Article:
• Is our team interdependent (e.g. they rely on one another to accomplish goals and objectives)?

If your answer is no on the above questions, you’ve probably got a great team of individual contributors or maybe a committee but not a team yet. Think about how they truly can work and achieve collectively.

Right People

This is a regular issue that we encounter in the world of work. We’ve got a real team with a real purpose but do we have the right people around the table? This final condition is critical and so often we encounter leaders who seem to work by the mantra “half a body is better than nobody.” But really, how long can you tolerate underperformance? Consider this: 

  • Are there the right mix of skills around the team to achieve our goals?
  • Do we have diversity that allows us to perform creatively and well?
  • Is everyone performing at the level and ability that is needed?

Again, any “no’s” in this area should give you a sense of what you might want to consider if building a high-performing team is part of your game plan.

If you came through this with a resounding “YES” on purpose, real team and right people, then congratulations, you’ve got the essential conditions of team firmly in place. Hooray! 

Curious to learn more and understand the enabling conditions of team? Join the Roundtable Academy webinar on December 17th where we’ll dive into the model further and give you some suggestions on building both essential and enabling conditions of team.


Building Resilience in Yourself and Your Teams

                                                       “Do not judge me by my success, judge me by how many times I fell down and got back up again.”

                                                                                                                                                                                                                                  ― Nelson Mandela

Resilience. If we look at the dictionary definition, it’s the capacity to recover quickly from difficulties; toughness. That’s all well and good but what about when things get really bad? When your confidence gets shaken and you’re taken down a few notches? What do you do when you’re thrown for a loop or sideswiped? When you’re knocked off your game? Say you get unexpected feedback and it’s not the “hey you’re doing an amazing job” type of feedback but more the “I’ve got some feedback that I’d like to share with you” and it ends with a pink slip. How do you gather the inner strength and resolve to be like one of those toys from the ‘80s? You wobble but you don’t fall down.

More importantly, how do you cultivate the resilient bounce-back factor in your teams? We know that mistakes will happen, that setbacks will occur but great leaders not only are resilient and bounce back from set-back but also are able to do so with their teams.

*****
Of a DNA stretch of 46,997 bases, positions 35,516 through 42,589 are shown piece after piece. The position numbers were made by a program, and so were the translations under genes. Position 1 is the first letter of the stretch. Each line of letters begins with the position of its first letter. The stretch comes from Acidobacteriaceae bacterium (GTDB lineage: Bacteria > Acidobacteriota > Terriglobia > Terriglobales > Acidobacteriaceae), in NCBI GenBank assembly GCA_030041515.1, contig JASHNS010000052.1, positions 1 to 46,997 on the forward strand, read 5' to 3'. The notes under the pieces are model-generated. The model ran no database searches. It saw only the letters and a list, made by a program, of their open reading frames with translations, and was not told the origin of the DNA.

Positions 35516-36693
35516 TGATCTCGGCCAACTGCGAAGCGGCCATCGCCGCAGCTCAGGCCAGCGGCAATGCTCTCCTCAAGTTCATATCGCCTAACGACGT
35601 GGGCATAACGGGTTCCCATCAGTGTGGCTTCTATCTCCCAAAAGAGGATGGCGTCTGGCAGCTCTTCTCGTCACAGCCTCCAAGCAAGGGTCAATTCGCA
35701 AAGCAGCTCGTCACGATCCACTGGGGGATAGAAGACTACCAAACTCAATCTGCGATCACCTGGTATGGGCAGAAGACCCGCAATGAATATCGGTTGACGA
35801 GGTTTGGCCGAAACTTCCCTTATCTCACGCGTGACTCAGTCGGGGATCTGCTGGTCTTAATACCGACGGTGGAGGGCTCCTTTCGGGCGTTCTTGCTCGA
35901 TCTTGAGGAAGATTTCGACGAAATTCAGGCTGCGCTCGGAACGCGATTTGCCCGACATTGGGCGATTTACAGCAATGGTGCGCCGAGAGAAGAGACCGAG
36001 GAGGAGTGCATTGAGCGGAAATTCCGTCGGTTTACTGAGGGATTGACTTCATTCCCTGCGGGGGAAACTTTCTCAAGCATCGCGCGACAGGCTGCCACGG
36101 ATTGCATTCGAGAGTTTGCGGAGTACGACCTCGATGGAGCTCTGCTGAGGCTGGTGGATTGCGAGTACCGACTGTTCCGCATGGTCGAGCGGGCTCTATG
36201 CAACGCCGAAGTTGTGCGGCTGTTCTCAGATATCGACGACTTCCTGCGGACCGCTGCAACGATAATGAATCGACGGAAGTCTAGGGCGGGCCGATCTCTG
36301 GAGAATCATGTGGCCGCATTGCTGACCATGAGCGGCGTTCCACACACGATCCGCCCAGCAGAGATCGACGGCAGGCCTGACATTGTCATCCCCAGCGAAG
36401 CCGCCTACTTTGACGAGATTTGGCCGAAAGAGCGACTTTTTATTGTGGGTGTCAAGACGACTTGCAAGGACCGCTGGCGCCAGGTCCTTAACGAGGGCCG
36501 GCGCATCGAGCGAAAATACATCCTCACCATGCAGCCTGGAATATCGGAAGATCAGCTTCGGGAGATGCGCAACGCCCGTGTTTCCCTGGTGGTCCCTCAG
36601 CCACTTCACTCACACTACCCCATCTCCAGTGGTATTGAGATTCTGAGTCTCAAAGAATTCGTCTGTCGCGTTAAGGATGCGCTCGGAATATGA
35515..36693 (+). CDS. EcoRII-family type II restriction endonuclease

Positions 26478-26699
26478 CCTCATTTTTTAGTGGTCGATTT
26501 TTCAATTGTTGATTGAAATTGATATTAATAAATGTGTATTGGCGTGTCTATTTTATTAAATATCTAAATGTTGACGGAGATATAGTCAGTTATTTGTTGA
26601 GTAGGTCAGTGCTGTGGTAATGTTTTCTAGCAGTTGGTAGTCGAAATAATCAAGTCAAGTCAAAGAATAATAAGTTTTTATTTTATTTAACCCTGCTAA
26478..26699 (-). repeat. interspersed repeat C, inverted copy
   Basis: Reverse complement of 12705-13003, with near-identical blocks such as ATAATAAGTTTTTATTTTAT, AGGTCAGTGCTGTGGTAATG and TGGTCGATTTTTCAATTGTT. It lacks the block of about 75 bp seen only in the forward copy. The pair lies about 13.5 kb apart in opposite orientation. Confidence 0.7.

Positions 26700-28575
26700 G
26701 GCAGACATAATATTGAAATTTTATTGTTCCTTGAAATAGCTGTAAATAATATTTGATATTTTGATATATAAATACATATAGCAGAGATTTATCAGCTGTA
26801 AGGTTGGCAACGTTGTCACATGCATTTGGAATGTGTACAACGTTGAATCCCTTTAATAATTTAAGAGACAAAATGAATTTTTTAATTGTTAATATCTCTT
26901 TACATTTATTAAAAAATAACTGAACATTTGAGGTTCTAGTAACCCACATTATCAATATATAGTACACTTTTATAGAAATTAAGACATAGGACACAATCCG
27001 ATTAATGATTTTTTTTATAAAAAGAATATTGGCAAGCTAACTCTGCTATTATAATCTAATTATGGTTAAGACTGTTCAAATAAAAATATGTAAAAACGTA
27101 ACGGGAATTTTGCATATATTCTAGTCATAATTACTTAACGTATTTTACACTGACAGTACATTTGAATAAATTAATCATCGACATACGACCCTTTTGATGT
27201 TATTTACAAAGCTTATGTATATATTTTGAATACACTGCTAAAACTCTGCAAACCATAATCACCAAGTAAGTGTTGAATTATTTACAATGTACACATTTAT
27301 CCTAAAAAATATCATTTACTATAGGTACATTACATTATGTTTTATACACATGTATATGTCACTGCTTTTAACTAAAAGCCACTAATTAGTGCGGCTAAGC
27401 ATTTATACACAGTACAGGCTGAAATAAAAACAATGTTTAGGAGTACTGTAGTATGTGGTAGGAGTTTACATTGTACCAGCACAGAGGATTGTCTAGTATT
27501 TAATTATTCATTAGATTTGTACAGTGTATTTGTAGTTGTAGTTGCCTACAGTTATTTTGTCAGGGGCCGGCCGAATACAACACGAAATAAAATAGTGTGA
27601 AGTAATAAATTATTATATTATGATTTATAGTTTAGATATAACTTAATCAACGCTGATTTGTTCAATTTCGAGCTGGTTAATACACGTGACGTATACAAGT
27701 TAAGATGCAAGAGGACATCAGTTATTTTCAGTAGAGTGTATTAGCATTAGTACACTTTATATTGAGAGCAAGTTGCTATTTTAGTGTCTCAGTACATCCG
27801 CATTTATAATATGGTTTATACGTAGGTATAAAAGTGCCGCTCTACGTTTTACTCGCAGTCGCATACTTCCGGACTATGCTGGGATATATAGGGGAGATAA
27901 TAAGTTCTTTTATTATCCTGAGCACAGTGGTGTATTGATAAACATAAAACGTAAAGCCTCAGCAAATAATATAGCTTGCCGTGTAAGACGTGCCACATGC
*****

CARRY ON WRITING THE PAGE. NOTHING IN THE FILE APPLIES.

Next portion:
Martin Seligman, aka the father of positive psychology, has spent years studying the factors associated with resilience and understanding how we might immunize people against learned helplessness, against depression and anxiety, and against giving up after failure. His research identified a few key factors that are foundational for resilience; at the heart of is, he found that optimism is a critical factor in buffering one’s reaction to incredibly difficult times.

                                                                                  “My barn having burned down; I can now see the moon.”

                                                                                                                                                          ― Mizuta Masahide (17th-century Japanese poet and samurai)

Seligman’s model of resilience goes on to identify the common elements in highly resilient people (PERMA):

  • Positive Emotion: Resilient people often have a positive image of the future. They maintain a positive outlook and envision brighter days ahead.
  • Engagement: Resilient people often focus their time and energy on changing the things that they have control over.
  • Relationships: Resilient people often are empathetic and compassionate. They maintain healthy relationships, in all aspects of life.
  • Meaning: Resilient people often strive toward work that gives them a sense of purpose and is aligned to a greater good.
  • Accomplishment: Resilient people often have solid goals and a desire to achieve those goals.

Perhaps you’re a bit of an Eeyore or a glass half empty type. You might read the above and think “oh bother” and yes, that’s a full-on Winnie the Pooh reference for the fans out there. Have no fear, my fellow pessimists or take comfort in the fact that while, yes, your reaction to adversity may be conditioned over years of hardwiring, you can reframe and build new and more positive responses.

The beauty of building resilience is that it only takes one action to begin to make a difference. You’ll find that these practices begin to build up over a period of time and the one action begins the momentum. Read through the chart below to consider what factors you might need to work on to build resilience in yourself. You can also use this with team members in one-to-one situations to help them reframe and build their own approaches to becoming more resilient.

Curious to learn more? Connect with Shelby ( to review our coaching clinic on Resilience.